I feel like I've always been roughly aware of climate issues – my parents are both hippies and the issues of the world were always topics of conversation. I studied Geography and International Relations with the aim of working to end human suffering with a particular interest in peace studies. It wasn't until later that getting my first job I had the realisation that none of that work would mean shit without a stable environment.

Picture shows Rosie and Mike with their arms around each other, smiling. They are in a city centre and mike is holding his bike.
Rosie and Mike in Villach, Austria after meeting up for the first time in 4 months

Flight Free UK: What do you hope to achieve from your journeys?

Rosie:

From the run I want to be able to show a big diversity of versions of the 'new story', in a way that people connect to emotionally and personally, and sparks their imaginations (and action!) for how they can bring about a better world in their own context. I want to show that that world will be more positive and fun, not one of gloom and restriction.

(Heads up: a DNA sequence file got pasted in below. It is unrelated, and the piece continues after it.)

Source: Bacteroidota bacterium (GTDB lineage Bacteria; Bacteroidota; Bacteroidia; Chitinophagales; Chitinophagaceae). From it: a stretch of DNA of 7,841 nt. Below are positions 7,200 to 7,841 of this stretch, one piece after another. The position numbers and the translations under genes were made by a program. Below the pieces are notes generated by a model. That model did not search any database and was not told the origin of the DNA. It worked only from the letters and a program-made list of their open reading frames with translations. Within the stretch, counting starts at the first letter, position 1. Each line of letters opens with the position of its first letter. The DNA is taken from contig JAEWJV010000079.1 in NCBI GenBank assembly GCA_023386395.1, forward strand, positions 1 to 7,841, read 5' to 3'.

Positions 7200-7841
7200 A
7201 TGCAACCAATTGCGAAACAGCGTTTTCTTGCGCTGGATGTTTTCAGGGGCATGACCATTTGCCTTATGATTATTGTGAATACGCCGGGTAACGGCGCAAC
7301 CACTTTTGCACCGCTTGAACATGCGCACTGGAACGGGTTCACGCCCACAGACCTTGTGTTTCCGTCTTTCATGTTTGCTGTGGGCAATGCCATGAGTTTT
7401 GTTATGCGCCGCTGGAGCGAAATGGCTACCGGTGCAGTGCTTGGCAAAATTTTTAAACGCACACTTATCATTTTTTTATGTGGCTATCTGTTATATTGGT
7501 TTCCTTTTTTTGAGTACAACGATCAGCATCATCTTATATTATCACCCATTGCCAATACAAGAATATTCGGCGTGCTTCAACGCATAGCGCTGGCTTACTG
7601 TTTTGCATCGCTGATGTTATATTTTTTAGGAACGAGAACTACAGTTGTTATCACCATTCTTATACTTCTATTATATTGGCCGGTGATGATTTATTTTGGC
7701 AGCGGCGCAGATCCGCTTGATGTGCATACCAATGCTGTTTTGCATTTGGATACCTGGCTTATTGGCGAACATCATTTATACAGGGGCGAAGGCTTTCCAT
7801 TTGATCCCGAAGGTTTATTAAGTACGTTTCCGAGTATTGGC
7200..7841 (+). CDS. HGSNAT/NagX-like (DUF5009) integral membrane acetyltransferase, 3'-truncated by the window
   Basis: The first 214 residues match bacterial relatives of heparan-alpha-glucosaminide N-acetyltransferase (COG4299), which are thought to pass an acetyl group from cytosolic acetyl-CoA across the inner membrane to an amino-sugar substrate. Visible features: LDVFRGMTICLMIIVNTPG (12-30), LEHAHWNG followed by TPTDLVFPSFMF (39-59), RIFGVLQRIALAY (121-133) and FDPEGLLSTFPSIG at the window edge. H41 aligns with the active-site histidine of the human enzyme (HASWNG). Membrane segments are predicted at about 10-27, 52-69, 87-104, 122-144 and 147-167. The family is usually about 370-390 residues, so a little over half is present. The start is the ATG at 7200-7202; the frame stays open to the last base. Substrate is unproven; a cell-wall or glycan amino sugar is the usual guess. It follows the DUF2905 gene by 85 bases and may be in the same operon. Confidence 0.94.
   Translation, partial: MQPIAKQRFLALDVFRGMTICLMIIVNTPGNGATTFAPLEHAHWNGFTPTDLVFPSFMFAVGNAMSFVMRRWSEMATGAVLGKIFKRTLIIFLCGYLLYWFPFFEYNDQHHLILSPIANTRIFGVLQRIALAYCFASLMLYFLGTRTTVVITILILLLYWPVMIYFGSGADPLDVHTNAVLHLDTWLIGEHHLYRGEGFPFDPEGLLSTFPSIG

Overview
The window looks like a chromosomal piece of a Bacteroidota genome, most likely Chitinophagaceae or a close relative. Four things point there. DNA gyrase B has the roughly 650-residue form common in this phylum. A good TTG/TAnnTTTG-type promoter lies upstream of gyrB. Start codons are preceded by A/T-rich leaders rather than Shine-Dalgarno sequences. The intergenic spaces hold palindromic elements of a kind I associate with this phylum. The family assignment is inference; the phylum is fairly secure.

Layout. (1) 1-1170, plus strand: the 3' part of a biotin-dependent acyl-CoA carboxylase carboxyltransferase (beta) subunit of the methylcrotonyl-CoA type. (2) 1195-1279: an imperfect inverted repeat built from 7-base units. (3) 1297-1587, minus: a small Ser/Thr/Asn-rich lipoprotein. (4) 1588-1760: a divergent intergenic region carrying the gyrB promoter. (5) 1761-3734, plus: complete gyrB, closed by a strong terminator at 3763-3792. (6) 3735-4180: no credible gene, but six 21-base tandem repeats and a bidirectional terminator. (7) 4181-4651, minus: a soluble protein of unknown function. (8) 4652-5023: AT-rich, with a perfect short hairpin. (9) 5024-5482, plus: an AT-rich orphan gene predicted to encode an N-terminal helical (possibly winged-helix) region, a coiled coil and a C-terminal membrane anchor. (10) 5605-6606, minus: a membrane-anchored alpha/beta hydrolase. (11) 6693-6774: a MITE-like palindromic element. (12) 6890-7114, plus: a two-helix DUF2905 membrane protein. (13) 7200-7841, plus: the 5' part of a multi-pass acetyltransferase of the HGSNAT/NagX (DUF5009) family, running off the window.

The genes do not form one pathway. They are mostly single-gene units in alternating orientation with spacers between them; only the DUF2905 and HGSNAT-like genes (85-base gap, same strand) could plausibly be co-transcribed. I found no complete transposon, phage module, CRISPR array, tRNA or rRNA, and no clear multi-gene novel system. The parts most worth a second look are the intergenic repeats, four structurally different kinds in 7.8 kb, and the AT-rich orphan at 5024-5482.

"I want to show that people can bring about a better world in their own context. That that world will be more positive and fun, not one of gloom and restriction."

I want to explain big, complex issues in a way that the average person can understand and enjoy reading about. I want to show the universal nature of needing and creating a new story, not just focused on 'developed' countries. And after the run, hopefully link these all up into talks, maybe a book, maybe a film!

Mike:

The story that has led us to where we are now is just that, a story. Time and time again we see how stories are what drive both good and bad outcomes. My aim is that the ride helps bring to life the new and better story that is happening. Not to create a How-to guide, but a Why-to guide. Whether that remains just on the New Story Ride website or becomes something more polished is going to depend on tapping into the skills and interests of others.